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4 Great Games Like Nobody Saves The World on Nintendo 2DS|3DS

Our experts have spent time searching for great games similar to Nobody Saves The World and have found the following:

Nobody Saves the World is an action role play game where you are a formless nobody, who can magically transform into multiple characters each with vastly different powers. You use these abilities to seek and complete varied challenges in order to save a colourful fantasy world from destruction.

DetailsGame Details

Content Rating: PEGI 12

Skill Rating: 11+ year-olds

Release Date: 17/01/2022

Platforms: PC, Xbox One and Xbox Series X|S

Genres: Action, Puzzle and Role-Playing

Developer: Drink Box Studios (@DrinkBoxStudios)

Players: You can play this with 2 players online

Costs: Purchase cost

2 Hand Picked Games Like Nobody Saves The World

These are our hand-picked games similar to Nobody Saves The World. This doesn't use automatic matching, instead, we hand-pick games that are good to play if you have enjoyed Nobody Saves The World, or as younger rated alternatives for players not ready for PEGI 12 or ESRB TEEN games. These selections also include games that offer a different experience but address a similar theme or topic.
 

Monster Hunter

Content Rating: PEGI 12

Skill Rating: 12+ year-olds

Release Date: 26/03/2021

Platforms: 3DS and 2DS, PS2, PS4, PSP, Switch, Wii, Wii U and Xbox One

Genres: Action, Fighting, Open World and Role-Playing

Accessibility: 20 features

Developer: Capcom USA (@CapcomUSA_)

Players: You can play this with 4 players online

Monster Hunter is a series of action role-playing games where you hunt, kill and trap large monsters through wide-ranging landscapes. Each successful hunt rewards you with materials that accrue to slowly upgrade equipment that in turn enables you to...

The Binding of Isaac (Series)

Content Rating: PEGI 16

Release Date: 28/09/2011, updated in 2021

Platforms: 3DS and 2DS, Mac, PC, PS Vita, PS4, PS5, Switch, Wii U and Xbox One

Genres: Action, Narrative, Role-Playing and Shooting

Accessibility: 23 features

Developer: Edmund Mc Millen (@EdmundMcMillen)

Players: You can play with 4 players in the same room

The Binding of Isaac is a series of adventure games where you progress through randomly generated rooms, collecting items and fighting off monsters. It's a twist on the simple Zelda dungeon, with hundreds of enemies, room variations and upgrades. The...

2 Games Like Nobody Saves The World Based on Genre

These are games of a similar genre mix to Nobody Saves The World. This includes games from the Role-Playing, Action and Puzzle genres. We pick out games of a similar PEGI rating to further hone these generated suggestions.
 

Nobody Saves The World is in These Lists

In addition to the similar games listed above, which have been linked to this game specifically in the database, you may find games with a similar theme to Nobody Saves The World in the following lists:

Embrace Silliness

The games in this section have been selected because they get players doing absurd activities and chuckling together. It’s tongue-in-cheek entertainment with challenges that don’t take themselves too seriously – not seriously at all, in fact. Video games have their roots in fun and play. This makes them an excellent way to forget the worries of the day and dive into some silly fun together.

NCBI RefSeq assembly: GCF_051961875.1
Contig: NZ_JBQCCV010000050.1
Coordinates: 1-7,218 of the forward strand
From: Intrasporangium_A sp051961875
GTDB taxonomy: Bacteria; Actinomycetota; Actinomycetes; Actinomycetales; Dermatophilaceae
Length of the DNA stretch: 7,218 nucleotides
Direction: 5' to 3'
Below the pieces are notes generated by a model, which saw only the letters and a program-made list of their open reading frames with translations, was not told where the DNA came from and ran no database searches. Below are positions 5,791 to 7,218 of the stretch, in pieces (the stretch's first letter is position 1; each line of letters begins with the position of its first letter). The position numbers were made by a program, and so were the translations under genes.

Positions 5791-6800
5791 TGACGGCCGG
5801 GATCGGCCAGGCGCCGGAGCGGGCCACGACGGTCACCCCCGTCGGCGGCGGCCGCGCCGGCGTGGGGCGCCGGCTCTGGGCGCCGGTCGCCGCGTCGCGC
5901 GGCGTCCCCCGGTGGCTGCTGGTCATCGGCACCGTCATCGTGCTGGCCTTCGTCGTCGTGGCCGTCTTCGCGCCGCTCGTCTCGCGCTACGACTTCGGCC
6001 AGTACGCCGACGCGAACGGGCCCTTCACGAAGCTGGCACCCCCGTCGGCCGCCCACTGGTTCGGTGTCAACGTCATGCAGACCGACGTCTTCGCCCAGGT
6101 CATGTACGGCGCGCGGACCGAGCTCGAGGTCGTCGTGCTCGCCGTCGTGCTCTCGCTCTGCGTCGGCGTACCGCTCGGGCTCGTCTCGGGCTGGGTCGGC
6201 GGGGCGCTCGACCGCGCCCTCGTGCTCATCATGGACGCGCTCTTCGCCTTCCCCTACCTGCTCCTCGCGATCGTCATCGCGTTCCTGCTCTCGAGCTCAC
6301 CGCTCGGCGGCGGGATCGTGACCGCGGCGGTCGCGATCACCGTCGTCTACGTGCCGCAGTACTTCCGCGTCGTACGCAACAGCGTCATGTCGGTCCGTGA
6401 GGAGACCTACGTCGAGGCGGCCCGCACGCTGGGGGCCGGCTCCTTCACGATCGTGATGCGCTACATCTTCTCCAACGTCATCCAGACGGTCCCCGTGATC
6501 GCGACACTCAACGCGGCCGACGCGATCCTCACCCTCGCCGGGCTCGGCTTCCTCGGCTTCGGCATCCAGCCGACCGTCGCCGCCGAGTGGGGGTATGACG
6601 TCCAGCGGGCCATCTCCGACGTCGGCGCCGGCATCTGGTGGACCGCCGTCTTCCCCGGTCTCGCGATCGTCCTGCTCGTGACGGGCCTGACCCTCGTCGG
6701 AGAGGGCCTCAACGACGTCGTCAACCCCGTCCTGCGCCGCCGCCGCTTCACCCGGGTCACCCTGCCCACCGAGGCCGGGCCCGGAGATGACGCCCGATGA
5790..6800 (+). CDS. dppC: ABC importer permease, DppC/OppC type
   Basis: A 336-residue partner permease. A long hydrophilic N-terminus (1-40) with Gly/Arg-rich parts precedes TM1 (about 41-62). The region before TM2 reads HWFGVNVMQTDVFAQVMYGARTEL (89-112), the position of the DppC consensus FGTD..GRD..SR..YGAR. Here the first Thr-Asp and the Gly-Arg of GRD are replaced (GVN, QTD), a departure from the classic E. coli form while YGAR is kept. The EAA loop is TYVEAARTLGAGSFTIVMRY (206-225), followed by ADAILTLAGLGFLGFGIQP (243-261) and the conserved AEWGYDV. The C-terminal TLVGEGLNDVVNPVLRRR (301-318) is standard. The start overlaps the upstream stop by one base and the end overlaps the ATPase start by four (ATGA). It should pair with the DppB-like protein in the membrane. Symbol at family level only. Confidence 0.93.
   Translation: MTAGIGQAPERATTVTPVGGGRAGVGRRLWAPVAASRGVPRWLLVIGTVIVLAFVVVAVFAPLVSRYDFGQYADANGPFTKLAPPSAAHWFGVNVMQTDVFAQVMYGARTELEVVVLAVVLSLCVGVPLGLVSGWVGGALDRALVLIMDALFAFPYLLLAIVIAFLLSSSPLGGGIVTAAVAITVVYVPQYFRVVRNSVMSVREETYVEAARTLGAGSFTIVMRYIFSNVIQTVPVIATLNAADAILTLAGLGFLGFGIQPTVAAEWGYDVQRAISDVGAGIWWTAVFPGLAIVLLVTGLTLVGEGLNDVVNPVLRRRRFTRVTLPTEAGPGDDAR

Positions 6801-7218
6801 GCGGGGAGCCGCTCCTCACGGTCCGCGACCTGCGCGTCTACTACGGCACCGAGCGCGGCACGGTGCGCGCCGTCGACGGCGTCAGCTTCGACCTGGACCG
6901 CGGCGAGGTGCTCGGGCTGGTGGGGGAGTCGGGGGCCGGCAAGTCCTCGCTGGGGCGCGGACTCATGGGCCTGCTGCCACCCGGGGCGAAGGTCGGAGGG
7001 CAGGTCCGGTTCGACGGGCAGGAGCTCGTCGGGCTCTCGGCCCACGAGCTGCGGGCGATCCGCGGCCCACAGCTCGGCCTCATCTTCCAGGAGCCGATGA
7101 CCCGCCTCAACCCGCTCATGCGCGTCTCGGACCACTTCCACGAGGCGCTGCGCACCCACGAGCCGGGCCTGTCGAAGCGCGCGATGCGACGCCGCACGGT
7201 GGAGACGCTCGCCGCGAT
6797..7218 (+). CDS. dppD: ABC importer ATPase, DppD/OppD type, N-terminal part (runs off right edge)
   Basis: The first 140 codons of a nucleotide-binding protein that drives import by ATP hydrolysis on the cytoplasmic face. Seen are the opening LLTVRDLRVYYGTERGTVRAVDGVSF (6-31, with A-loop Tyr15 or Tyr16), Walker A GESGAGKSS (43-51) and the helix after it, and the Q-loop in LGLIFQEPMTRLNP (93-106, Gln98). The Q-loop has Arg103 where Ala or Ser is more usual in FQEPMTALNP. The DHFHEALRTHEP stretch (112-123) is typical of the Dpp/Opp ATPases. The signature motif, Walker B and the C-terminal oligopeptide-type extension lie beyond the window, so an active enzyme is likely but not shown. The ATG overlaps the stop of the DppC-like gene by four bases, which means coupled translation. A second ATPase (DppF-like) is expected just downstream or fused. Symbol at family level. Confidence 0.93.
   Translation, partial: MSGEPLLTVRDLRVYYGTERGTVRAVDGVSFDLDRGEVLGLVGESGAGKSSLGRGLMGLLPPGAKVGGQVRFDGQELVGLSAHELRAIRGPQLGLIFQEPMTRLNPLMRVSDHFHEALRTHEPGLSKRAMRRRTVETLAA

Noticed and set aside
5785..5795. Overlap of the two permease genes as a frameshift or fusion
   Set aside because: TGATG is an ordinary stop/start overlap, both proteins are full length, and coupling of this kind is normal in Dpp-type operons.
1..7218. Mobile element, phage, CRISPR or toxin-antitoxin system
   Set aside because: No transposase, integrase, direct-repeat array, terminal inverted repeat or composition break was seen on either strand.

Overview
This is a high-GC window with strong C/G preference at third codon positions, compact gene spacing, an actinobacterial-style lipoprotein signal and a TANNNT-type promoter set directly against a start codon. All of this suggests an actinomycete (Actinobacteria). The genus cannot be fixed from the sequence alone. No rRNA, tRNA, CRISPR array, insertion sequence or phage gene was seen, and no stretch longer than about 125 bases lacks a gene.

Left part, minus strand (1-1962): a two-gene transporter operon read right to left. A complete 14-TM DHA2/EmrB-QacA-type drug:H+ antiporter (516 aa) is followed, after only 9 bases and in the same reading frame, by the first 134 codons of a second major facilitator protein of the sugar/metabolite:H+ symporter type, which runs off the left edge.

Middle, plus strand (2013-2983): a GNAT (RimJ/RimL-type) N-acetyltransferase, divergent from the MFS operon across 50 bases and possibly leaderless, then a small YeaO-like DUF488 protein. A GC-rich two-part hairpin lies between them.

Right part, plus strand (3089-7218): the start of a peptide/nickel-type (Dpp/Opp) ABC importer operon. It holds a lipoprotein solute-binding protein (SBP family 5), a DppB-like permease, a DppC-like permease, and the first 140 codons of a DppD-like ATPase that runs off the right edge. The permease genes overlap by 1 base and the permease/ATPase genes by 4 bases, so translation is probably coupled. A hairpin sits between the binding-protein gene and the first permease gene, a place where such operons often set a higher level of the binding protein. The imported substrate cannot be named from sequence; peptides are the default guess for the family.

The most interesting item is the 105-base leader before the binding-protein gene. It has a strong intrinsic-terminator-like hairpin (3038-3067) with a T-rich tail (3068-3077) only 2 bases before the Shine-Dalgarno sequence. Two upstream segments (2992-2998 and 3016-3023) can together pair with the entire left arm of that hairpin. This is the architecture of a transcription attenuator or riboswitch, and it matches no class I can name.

Whether it's the crazy puzzles in Baba is You or Twister-like contortions of Fru or stomach churningly difficulty of walking in Octodad Deadliest Catch, these are games that will make you shriek and laugh together. Then there are silly multiplayer games like Super Pole Riders, Heave Ho or Wii Party where parents, carers and children take on bizarre or precarious challenges. The play often descends into giggling and laughter.
 

Persevere After Losing

Video games where you adventure into a harsh setting, try your hardest to survive and slowly develop your abilities but then inevitably die are often called Rogue-likes. This is because one of the first games that offered this style of play was called Rogue.

These are interesting games for families, not only because their difficult nature leads to shorter sessions, but also because they foster perseverance and coping with losing. After dying you are sent back to some sort of central village where you can choose upgrades for your next attempt. The incentive to play again once you have been killed is usually that you start with some more equipment or skills.

In this way, by belligerence and a slowly learned understanding of how the game world works and how best to survive, you incrementally get a bit further each time you play. Here are some really good roguelike games for families:
 

Work Together to Thrive

Play is more fun when it’s shared. This is as true about video games as it is when building a massive sandcastle on the beach or playing hopscotch in the playground. Finding brilliant team games is a great way to involve more people in the fun and share the experience together as a family. More experienced players naturally help novices contribute to the team.
Along with teamwork, the games I’ve selected here use the fact that players are all sitting next to each other.

These are games where players take on different roles in order to complete unusual tasks. The fun is often as much about the conversations (and arguments) that happen in the room as what’s happening on the screen.
 

Remote Play Together With Steam